Maison Massaro, who produced the two-tone shoes designed by Gabrielle Chanel in 1957, joined the CHANEL Maisons d’art in 2002. The master bootmaker creates Karl Lagerfeld’s designs that enrich the stylistic vocabulary of CHANEL by constantly seeking out new shapes and materials. Transparent plastic pumps, jeweled sandals, gaiter boots, and beaded heels all point to Maison Massaro’s creativity and sheer mastery of its art. The Massaro studio offers expertise in a number of crafts demanding a high degree of technical skill, offering endless possibilities in terms of design.
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Lemarié, which began working with feathers in Paris in 1880 and expanded to produce artificial flowers in 1946, is now at the heart of Karl Lagerfeld’s designs and also works with many other fashion houses. Working with feathers and flowers offers an infinite range of potential textures and patterns and requires ingenuity and technical flair. It was Maison Lemarié that Gabrielle Chanel turned to when she first came up with her camellia design in the 1960s. The emblematic flower blooms anew each season in Karl Lagerfeld’s sketches.
Though expert in flowers and feathers, Lemarié excels in the subtle inlaying, cascades of flounces, pleats and sophisticated smocking in a range of shapes and textures, from organza to velvet, leather to tweed and and satin.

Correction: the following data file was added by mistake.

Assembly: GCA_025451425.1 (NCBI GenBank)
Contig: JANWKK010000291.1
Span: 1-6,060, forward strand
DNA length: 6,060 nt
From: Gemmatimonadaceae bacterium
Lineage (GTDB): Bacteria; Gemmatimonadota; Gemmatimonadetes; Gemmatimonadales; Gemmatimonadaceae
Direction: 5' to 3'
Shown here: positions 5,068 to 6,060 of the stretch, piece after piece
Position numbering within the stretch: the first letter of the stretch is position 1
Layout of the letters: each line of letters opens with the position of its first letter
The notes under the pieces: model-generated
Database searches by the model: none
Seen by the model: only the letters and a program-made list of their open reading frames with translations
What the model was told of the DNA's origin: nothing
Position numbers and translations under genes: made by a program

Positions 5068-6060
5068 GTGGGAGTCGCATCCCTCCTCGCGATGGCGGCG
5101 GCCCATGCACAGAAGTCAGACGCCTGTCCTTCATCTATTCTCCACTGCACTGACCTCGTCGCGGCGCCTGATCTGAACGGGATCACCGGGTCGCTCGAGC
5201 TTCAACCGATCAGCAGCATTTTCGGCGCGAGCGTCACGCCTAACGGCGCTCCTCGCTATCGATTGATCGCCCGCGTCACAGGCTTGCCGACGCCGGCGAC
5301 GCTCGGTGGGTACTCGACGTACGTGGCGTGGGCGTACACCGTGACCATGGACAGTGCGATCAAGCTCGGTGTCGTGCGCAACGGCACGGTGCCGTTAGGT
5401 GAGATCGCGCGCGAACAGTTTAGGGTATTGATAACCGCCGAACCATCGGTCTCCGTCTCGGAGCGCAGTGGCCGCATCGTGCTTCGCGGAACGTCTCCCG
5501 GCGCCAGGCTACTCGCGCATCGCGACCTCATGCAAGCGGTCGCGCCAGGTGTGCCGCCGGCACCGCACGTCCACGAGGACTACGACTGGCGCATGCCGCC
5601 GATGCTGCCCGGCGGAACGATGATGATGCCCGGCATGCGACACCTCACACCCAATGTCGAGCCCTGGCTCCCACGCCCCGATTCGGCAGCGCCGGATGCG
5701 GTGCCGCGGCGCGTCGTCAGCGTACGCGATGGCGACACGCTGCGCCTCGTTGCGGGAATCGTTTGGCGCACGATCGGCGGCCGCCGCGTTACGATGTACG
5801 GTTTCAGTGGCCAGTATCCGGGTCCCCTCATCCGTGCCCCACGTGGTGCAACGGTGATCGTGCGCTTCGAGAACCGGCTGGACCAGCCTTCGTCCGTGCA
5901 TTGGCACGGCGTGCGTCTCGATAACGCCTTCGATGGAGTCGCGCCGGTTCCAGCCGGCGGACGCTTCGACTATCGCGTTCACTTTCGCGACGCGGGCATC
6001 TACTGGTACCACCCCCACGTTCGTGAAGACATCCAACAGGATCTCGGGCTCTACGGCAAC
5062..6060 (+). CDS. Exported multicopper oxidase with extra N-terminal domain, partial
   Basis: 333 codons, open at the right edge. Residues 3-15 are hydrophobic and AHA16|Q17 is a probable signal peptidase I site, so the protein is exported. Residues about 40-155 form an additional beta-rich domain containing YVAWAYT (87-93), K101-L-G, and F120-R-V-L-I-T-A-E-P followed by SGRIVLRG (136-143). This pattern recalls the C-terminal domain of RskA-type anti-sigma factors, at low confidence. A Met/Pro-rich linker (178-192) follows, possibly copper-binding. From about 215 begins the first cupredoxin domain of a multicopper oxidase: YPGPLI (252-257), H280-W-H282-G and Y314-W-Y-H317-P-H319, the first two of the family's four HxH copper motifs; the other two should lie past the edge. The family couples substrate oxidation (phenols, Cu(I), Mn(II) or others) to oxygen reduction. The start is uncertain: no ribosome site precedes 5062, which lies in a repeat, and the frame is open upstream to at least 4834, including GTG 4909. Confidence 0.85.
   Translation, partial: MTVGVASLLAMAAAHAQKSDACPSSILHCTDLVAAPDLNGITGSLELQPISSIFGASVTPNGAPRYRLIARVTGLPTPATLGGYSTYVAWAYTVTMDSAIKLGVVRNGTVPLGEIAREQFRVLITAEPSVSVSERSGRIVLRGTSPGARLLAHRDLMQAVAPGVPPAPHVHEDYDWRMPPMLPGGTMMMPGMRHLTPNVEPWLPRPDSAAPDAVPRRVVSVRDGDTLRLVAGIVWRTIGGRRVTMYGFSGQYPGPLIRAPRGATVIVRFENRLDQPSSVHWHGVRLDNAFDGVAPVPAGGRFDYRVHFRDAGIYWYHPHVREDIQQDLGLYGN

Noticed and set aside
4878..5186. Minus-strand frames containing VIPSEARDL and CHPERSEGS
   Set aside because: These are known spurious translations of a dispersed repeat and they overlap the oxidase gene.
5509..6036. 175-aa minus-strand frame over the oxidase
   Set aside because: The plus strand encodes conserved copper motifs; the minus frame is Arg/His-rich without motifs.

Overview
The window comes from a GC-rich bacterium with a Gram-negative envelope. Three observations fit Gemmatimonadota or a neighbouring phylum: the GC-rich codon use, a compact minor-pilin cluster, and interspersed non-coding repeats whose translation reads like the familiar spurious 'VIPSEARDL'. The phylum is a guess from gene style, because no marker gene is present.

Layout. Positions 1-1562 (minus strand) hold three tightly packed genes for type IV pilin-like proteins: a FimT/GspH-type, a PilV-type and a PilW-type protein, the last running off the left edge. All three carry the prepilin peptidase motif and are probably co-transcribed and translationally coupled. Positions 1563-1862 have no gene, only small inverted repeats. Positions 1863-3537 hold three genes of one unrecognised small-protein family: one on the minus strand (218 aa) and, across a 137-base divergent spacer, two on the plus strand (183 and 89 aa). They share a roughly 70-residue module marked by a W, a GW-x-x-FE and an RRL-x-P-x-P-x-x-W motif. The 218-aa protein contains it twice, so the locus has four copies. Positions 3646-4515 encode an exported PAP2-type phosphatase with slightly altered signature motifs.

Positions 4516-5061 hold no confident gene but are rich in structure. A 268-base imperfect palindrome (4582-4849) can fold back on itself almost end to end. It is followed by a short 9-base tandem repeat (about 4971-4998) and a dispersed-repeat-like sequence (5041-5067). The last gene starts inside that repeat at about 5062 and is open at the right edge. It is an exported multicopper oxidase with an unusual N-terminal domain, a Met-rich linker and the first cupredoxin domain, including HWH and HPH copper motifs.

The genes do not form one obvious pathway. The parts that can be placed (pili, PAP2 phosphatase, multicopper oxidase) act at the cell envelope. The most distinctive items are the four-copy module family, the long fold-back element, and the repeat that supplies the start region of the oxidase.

More information on lemarie-paris.fr
© Olivier Saillant
© Olivier Saillant
The Elbphilharmonie concert hall standing on the bank of the river Elbe in the old port area of Hamburg, which has been designated a UNESCO World Heritage site, is the city’s new cultural landmark. It was designed by the Swiss architecture firm Herzog & de Meuron and symbolizes the past, the present, and the future. Built atop the original brick walls of a former cocoa warehouse, the glass structure has a roof in the shape of waves, rising to a height of 110 meters. This scale of the edifice echoes that of the ocean-going vessels berthed opposite in the port. Its strange silhouette stands out in this very horizontal city. The glass facade, made up partly of curved window panels, makes it look like a giant crystal set over the old buildings. This new building is the showcase venue for the Paris-Hamburg 2017/18 Métiers d’art show.